The book on Michael Taylor says intelligence is one of his biggest strengths as a baseball player.
There was plenty of thought behind his response Wednesday when the newest member of the A's organization was asked whether he felt he was ready for the major leagues.
"You know, that's a tough question, because I think every player thinks they're ready," Taylor said on a media conference call. "I think you don't know until you're put in that situation and get enough at-bats at that level. I'd like the opportunity sooner rather than later."
His chance figures to come quickly.
The A's finalized the trade Wednesday that sent highly regarded third baseman Brett Wallace to Toronto for Taylor, a 6-foot-6, 250-pound outfielder whom the A's consider the total package as a prospect.
"We just think that not only is he a very good prospect and player now, he continues to get better each year," A's general manager Billy Beane said. "We think he's a potential monster talent."
Beane didn't rule out Taylor claiming a spot in the Opening-Day lineup, although he noted Taylor has just 30 Triple-A games under his belt.
Rajai Davis is the incumbent starter in center field, and Beane said Ryan Sweeney has a firm grasp in right. That means Taylor would have to win the starting job in left, where Scott Hairston sits atop the depth chart.
"We'll be open-minded going into the spring," Beane said. "It will be somewhat dependent on some of the other things we do."
Steve Compte, who represents free-agent outfielder Coco Crisp, said Wednesday that he's talked with the A's regarding Crisp, who is coming off surgery on both shoulders that sabotaged his 2009 season. San Diego reportedly is interested in Crisp as well.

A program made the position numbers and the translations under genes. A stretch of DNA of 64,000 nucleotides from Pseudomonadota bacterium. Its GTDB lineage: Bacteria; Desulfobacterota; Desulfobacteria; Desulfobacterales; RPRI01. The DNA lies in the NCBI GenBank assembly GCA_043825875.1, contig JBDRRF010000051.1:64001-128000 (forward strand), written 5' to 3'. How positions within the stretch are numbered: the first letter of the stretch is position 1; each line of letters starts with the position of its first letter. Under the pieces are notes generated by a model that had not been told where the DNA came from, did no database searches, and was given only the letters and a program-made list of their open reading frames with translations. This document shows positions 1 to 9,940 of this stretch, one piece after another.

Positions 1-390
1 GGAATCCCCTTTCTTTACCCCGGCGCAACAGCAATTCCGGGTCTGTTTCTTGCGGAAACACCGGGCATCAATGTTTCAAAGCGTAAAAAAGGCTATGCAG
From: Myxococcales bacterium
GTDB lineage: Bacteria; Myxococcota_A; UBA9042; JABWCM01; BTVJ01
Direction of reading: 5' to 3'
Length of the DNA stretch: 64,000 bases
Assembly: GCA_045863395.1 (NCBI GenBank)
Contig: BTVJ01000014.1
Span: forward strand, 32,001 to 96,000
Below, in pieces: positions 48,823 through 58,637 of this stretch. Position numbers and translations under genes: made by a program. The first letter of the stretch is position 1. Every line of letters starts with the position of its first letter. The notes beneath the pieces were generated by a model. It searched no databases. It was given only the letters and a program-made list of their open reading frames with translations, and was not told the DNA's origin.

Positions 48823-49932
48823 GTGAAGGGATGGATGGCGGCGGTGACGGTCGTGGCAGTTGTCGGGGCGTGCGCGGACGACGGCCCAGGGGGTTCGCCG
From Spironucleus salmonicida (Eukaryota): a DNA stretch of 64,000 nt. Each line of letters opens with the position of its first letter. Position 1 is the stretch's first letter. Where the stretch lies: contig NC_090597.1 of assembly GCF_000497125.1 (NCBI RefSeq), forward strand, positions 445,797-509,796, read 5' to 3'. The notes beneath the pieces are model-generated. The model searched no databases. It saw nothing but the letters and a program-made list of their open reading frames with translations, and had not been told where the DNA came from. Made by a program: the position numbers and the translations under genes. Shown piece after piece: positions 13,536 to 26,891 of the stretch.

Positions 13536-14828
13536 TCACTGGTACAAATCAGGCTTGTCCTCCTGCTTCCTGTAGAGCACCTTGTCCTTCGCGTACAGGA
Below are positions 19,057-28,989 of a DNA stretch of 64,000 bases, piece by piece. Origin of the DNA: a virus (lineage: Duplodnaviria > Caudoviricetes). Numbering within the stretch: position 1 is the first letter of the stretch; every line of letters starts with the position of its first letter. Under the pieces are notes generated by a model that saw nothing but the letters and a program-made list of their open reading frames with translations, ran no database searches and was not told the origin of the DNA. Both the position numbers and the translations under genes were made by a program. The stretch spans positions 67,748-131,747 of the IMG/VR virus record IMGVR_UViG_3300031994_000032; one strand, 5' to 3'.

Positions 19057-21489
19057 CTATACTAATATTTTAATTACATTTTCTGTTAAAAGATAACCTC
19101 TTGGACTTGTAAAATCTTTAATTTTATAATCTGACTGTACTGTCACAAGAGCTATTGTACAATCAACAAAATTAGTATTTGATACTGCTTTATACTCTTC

Taylor, who played collegiately at Stanford, spent two-plus years in the Philadelphia Phillies organization. The Phillies sent Taylor to Toronto as part of the package that netted pitcher Roy Halladay on Wednesday.
Taylor was ranked No. 23 on Baseball America's 2009 midseason list of top prospects (Wallace was 21st). ESPN's Tim Kurkjian reported that a scout told him Taylor was the best minor league player he saw last season.
But some wonder if Taylor, who turns 24 on Saturday, will hit for the power that his physique suggests he's capable of. He had 20 homers in 2009, split between Double-A and Triple-A, and hit 19 at Single-A in 2008.
He's batted .312 in 314 minor league games.
"I know one of the knocks on me is I'm not a 40- to 50-homer guy," said Taylor, who hits and throws right-handed. "But I do a little bit of everything. I can put the ball in play and get a run home, take the extra base or score on a ball when another guy might not. I do things that help the team win."
He's also overcome a fairly large obstacle — playing professional baseball while suffering from Type 1 diabetes.
"It's a daily thing. I check my blood sugar, give myself insulin for any kind of carbohydrate I take, and stay on top of it," Taylor said. "I try to stay away from complicated foods, and make sure when (the) game starts, I'm in my best condition to play."
With Wallace no longer an option at third, the A's are considering moving second-base prospect Adrian Cardenas to third on a full-time basis.
The A's also made a strong pitch for free-agent infielder Jamey Carroll, who agreed to a two-year $3.85 million deal with the Dodgers on Wednesday. Foxsports.com reported that the A's offered more money but that Carroll liked the idea of playing on a coaching staff with Joe Torre and Don Mattingly.